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What Kind Of Investor Owns Most Of Aviva plc (LON:AV.)?

Simply Wall St

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The big shareholder groups in Aviva plc (LON:AV.) have power over the company. Large companies usually have institutions as shareholders, and we usually see insiders owning shares in smaller companies. Companies that have been privatized tend to have low insider ownership.

With a market capitalization of UK£16b, Aviva is rather large. We'd expect to see institutional investors on the register. Companies of this size are usually well known to retail investors, too. In the chart below below, we can see that institutions own shares in the company. Let's take a closer look to see what the different types of shareholder can tell us about AV..

View our latest analysis for Aviva

LSE:AV. Ownership Summary, May 8th 2019

What Does The Institutional Ownership Tell Us About Aviva?

Many institutions measure their performance against an index that approximates the local market. So they usually pay more attention to companies that are included in major indices.

As you can see, institutional investors own 88% of Aviva. This implies the analysts working for those institutions have looked at the stock and they like it. But just like anyone else, they could be wrong. When multiple institutions own a stock, there's always a risk that they are in a 'crowded trade'. When such a trade goes wrong, multiple parties may compete to sell stock fast. This risk is higher in a company without a history of growth. You can see Aviva's historic earnings and revenue, below, but keep in mind there's always more to the story.

LSE:AV. Income Statement, May 8th 2019

Since institutional investors own more than half the issued stock, the board will likely have to pay attention to their preferences. Aviva is not owned by hedge funds. There are a reasonable number of analysts covering the stock, so it might be useful to find out their aggregate view on the future.

Insider Ownership Of Aviva

The definition of an insider can differ slightly between different countries, but members of the board of directors always count. The company management answer to the board; and the latter should represent the interests of shareholders. Notably, sometimes top-level managers are on the board, themselves.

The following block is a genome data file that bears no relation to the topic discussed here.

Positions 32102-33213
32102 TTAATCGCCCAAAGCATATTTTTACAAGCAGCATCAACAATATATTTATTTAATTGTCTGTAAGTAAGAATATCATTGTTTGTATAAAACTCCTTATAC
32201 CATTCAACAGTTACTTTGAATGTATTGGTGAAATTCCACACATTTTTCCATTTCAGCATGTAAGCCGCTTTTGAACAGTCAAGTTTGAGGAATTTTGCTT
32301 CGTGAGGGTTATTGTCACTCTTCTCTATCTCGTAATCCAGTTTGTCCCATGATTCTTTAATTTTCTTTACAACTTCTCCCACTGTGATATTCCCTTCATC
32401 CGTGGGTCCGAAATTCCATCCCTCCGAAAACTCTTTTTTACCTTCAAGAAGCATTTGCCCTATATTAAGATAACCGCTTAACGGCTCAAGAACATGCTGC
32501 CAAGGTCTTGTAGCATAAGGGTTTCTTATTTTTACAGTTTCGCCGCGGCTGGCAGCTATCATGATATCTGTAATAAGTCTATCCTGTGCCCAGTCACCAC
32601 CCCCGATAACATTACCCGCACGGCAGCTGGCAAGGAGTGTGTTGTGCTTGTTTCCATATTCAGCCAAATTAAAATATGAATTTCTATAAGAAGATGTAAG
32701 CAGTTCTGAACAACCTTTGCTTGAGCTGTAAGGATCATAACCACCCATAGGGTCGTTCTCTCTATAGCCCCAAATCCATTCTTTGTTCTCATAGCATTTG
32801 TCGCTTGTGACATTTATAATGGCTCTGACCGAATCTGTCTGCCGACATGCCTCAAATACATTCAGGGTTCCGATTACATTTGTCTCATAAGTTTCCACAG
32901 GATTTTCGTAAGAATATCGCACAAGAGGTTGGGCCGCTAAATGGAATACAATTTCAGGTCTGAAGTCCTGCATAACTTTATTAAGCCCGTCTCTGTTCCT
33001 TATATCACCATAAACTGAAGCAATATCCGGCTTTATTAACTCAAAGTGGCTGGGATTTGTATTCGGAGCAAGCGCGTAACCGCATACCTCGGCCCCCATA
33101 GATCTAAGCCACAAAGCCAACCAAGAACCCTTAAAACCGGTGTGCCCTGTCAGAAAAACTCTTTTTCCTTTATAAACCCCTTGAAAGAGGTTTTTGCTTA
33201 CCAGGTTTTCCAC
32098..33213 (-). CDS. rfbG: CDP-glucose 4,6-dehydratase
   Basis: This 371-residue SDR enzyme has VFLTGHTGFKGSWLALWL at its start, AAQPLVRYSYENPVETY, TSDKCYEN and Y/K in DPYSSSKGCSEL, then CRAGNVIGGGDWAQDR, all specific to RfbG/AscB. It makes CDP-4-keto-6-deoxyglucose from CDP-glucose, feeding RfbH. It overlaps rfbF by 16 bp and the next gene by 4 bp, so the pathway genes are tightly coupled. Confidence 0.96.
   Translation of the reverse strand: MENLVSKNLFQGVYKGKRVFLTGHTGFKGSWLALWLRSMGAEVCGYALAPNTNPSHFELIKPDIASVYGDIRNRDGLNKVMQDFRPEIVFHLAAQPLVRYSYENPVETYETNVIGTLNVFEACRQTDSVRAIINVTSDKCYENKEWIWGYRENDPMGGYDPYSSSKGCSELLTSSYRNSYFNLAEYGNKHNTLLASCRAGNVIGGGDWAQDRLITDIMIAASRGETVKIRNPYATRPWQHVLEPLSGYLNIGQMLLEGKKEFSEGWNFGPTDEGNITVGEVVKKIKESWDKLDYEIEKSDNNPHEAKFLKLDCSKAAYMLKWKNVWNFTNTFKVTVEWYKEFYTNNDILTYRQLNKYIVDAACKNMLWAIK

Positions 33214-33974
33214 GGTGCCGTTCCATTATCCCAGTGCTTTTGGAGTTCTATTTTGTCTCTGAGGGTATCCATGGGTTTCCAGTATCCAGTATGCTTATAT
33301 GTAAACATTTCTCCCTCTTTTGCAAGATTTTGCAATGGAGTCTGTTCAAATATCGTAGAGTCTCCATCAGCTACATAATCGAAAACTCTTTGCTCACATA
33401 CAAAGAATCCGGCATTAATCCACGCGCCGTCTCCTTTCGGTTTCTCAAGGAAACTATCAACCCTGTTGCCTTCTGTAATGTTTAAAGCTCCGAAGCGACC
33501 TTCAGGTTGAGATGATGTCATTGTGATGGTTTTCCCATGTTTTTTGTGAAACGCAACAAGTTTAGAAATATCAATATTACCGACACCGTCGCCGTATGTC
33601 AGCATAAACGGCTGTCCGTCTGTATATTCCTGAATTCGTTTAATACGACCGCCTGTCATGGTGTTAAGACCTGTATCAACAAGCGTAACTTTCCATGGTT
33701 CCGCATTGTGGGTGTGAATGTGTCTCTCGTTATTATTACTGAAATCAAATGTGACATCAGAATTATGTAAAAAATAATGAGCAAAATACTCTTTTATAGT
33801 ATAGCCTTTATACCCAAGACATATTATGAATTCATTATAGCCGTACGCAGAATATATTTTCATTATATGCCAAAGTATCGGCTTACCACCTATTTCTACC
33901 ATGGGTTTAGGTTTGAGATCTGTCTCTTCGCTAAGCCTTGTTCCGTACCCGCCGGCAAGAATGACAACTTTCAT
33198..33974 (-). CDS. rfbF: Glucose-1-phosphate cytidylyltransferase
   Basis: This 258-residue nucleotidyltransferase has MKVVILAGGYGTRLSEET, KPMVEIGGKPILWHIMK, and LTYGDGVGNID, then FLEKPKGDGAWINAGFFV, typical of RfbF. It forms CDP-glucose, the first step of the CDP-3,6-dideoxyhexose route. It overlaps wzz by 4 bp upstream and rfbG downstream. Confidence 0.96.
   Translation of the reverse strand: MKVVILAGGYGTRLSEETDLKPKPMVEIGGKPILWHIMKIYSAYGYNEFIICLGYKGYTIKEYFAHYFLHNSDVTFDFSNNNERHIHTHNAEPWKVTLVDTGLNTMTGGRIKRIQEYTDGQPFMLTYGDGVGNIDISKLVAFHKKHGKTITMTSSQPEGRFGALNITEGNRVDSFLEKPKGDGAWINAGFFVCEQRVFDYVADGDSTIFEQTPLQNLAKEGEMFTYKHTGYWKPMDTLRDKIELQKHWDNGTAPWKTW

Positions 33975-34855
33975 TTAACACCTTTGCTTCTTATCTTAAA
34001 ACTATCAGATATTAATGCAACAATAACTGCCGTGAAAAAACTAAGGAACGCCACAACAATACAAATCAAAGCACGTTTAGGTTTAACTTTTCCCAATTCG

Most consider insider ownership a positive because it can indicate the board is well aligned with other shareholders. However, on some occasions too much power is concentrated within this group.

Our most recent data indicates that insiders own less than 1% of Aviva plc. As it is a large company, we'd only expect insiders to own a small percentage of it. But it's worth noting that they own UK£12m worth of shares. In this sort of situation, it can be more interesting to see if those insiders have been buying or selling.

General Public Ownership

The general public, with a 12% stake in the company, will not easily be ignored. While this size of ownership may not be enough to sway a policy decision in their favour, they can still make a collective impact on company policies.

Next Steps:

I find it very interesting to look at who exactly owns a company. But to truly gain insight, we need to consider other information, too.

I like to dive deeper into how a company has performed in the past. You can access this interactive graph of past earnings, revenue and cash flow, for free .

But ultimately it is the future, not the past, that will determine how well the owners of this business will do. Therefore we think it advisable to take a look at this free report showing whether analysts are predicting a brighter future.

NB: Figures in this article are calculated using data from the last twelve months, which refer to the 12-month period ending on the last date of the month the financial statement is dated. This may not be consistent with full year annual report figures.

We aim to bring you long-term focused research analysis driven by fundamental data. Note that our analysis may not factor in the latest price-sensitive company announcements or qualitative material.

If you spot an error that warrants correction, please contact the editor at editorial-team@simplywallst.com. This article by Simply Wall St is general in nature. It does not constitute a recommendation to buy or sell any stock, and does not take account of your objectives, or your financial situation. Simply Wall St has no position in the stocks mentioned. Thank you for reading.